Health and social care services in the Scottish Borders are delivering some positive outcomes for some older people in the area. But there are also weaknesses in the delivery of some important services.
That is the view of inspectors, following a joint inspection of services for older people across the Scottish Borders Health and Social Care Partnership, which includes Scottish Borders Council and NHS Borders.
The inspection was carried out between October last year and February this year by the Care Inspectorate and Healthcare Improvement Scotland.
Inspectors looked at how well health and social work services worked together to deliver good outcomes for older people and their carers.
The inspector noted that there were strengths in the quality of services provided to older people, and that they delivered good outcomes when people accessed them.
But they also said there were lengthy waits for people to have their needs assessed, and people often had to wait for services to be provided even after their needs had been assessed.
Across the following nine indicators of performance, inspectors found the following:
- Key outcomes for older people and key performance indicators – adequate
- Getting the right help at the right time – adequate
- Impact on staff – adequate
- Impact on the community – good
- Deliver of key processes – weak
- Strategic planning and plans to improve services – weak
- Management and support of staff – adequate
- Partnership working – adequate
- Leadership and direction – weak
Jane Davidson, Chief Executive NHS Borders, said: “We were pleased to hear that when speaking to older people and their families, inspectors found that they valued the services they received which were usually of a good quality.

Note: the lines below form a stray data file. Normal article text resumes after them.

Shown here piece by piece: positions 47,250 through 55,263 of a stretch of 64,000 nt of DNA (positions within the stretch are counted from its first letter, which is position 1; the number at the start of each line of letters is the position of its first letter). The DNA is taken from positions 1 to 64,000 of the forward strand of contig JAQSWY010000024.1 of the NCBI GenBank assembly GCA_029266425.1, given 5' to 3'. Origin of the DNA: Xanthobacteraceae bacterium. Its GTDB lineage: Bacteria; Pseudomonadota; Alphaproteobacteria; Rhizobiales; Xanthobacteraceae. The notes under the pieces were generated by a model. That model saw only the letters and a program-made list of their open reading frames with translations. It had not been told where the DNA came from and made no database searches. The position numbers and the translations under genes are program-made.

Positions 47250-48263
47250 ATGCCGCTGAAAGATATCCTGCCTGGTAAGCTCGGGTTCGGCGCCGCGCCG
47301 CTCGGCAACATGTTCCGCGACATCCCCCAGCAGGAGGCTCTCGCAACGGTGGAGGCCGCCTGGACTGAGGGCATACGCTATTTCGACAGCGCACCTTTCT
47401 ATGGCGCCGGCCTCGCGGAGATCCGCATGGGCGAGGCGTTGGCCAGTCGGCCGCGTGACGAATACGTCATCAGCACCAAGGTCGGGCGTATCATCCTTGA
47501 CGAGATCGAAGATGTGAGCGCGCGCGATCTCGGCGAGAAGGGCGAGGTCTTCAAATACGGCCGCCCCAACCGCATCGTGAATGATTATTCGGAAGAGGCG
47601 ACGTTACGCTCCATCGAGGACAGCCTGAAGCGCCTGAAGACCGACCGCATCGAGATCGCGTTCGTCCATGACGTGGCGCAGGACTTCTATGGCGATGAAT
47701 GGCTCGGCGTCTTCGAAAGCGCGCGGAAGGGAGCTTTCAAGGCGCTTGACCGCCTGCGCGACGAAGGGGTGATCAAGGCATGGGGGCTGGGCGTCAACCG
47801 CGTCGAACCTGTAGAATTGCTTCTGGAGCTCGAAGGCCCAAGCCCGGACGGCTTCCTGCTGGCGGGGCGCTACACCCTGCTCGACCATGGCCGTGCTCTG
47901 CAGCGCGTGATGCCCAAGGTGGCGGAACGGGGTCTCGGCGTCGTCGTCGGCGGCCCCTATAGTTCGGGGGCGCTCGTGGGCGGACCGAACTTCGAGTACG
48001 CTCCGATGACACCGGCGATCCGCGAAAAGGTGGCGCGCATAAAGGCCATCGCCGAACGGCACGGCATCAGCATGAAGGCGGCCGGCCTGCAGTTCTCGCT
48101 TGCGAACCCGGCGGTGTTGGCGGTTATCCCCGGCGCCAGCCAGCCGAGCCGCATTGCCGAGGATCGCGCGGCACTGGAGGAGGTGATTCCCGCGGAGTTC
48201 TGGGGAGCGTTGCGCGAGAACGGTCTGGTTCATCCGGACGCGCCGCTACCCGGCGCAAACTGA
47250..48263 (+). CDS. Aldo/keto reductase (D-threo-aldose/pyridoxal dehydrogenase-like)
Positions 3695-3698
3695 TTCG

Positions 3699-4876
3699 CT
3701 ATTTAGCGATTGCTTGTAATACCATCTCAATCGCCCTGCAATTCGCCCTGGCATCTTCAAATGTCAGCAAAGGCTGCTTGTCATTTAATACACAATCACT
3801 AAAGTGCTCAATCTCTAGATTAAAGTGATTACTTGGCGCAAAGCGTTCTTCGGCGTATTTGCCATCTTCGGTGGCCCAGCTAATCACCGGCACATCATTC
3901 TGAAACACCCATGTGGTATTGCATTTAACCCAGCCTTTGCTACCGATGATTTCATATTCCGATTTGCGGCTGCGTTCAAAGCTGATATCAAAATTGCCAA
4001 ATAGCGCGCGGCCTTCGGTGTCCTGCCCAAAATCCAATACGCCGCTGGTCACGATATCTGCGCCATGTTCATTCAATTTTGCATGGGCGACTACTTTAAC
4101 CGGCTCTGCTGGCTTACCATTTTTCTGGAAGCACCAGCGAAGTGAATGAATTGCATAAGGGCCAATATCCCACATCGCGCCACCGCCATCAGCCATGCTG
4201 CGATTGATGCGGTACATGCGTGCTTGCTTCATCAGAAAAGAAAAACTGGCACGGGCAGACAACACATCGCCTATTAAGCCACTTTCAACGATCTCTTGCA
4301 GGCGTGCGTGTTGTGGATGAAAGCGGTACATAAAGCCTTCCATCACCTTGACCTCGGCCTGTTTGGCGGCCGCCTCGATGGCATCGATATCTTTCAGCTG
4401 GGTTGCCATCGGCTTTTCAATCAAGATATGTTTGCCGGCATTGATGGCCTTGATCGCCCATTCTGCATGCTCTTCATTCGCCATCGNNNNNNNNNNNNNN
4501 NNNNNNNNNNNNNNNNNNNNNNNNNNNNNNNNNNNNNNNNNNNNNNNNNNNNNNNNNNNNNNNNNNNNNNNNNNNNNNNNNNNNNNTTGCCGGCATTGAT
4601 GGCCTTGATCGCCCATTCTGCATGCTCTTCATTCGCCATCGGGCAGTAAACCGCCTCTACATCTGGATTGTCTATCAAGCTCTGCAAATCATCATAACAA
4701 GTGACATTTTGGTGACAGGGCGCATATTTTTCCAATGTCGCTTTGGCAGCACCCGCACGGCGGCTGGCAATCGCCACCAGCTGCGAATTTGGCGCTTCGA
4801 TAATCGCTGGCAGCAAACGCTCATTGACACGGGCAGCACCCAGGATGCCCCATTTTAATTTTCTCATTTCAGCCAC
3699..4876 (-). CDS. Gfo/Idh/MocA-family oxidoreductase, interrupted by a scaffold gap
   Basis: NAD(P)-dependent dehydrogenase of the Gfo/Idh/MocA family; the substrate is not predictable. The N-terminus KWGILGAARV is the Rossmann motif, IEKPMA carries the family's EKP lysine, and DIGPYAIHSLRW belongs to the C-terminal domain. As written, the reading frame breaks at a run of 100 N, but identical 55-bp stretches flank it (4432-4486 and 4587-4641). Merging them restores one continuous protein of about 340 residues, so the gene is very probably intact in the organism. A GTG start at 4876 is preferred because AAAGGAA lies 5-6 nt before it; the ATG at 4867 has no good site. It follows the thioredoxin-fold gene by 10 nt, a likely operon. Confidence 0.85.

“People felt listened to and supported by staff to make choices about their care and support with their circumstances and personal outcomes improving as a result of the support provided for them, particularly in terms of being able to live where they wanted and stay as well as they could.
“It was also encouraging to note that services had worked hard to achieve these outcomes which had made a positive difference to people’s lives and that people were able to find information and who to contact if they wanted to access services.”
Tracey Logan, Chief Executive, Scottish Borders Council, added: “Overall, we find it difficult to understand why the excellent work of our staff hasn’t been as positively reflected as it might have been with three out of nine areas being graded as weak.
“However we are pleased that despite this the report graded our impact on the community as ‘good’. “We have recently undergone a Community Learning and Development inspection and our annual audit from Audit Scotland.
“Early feedback suggests that both of these audits are very positive. We shall continue to work with the inspectors to finalise our action plan, which is the consolidation of a range of plans which the Partnership has in place, and assist them as they revisit our services over the next year.”